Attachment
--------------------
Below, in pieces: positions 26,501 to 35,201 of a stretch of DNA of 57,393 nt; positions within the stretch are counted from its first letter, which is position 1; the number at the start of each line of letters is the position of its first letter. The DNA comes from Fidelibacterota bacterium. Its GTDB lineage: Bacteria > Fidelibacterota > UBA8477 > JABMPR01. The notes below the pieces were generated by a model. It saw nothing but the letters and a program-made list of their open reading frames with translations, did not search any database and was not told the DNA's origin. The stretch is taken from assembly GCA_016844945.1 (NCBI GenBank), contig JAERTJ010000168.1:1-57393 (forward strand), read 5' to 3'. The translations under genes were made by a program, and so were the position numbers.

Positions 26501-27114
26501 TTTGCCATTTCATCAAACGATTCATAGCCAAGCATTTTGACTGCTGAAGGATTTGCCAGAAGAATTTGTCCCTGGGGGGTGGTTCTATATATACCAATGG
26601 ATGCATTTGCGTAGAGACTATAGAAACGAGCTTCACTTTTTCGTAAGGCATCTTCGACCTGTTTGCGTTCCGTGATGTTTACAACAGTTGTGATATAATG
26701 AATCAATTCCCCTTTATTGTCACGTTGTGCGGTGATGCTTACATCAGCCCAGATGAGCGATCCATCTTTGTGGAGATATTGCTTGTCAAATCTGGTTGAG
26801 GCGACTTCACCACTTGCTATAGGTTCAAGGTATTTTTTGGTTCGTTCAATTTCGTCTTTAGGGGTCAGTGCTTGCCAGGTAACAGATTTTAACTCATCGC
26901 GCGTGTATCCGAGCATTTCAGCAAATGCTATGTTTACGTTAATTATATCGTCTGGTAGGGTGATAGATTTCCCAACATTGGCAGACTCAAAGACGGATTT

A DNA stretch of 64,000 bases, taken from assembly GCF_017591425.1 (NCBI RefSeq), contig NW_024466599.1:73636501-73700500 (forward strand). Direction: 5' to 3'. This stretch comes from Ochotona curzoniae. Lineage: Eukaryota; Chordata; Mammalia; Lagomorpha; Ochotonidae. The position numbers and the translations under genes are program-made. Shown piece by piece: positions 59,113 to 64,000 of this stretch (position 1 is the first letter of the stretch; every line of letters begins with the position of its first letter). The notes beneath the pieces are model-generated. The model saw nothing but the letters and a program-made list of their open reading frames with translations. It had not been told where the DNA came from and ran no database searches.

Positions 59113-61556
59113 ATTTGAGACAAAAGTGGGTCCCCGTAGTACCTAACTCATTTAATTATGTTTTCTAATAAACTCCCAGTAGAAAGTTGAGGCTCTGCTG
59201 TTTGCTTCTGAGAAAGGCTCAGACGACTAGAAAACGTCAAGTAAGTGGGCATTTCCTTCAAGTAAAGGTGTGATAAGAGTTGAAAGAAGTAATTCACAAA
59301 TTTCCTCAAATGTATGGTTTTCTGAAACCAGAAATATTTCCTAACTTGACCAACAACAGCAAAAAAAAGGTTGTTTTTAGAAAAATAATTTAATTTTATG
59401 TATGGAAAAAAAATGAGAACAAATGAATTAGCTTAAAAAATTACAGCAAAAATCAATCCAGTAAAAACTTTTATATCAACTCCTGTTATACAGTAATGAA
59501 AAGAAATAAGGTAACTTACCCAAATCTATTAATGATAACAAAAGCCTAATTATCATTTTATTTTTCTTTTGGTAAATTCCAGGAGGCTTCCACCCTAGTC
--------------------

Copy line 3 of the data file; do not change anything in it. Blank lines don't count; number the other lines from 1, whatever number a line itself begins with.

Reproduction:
26501 TTTGCCATTTCATCAAACGATTCATAGCCAAGCATTTTGACTGCTGAAGGATTTGCCAGAAGAATTTGTCCCTGGGGGGTGGTTCTATATATACCAATGG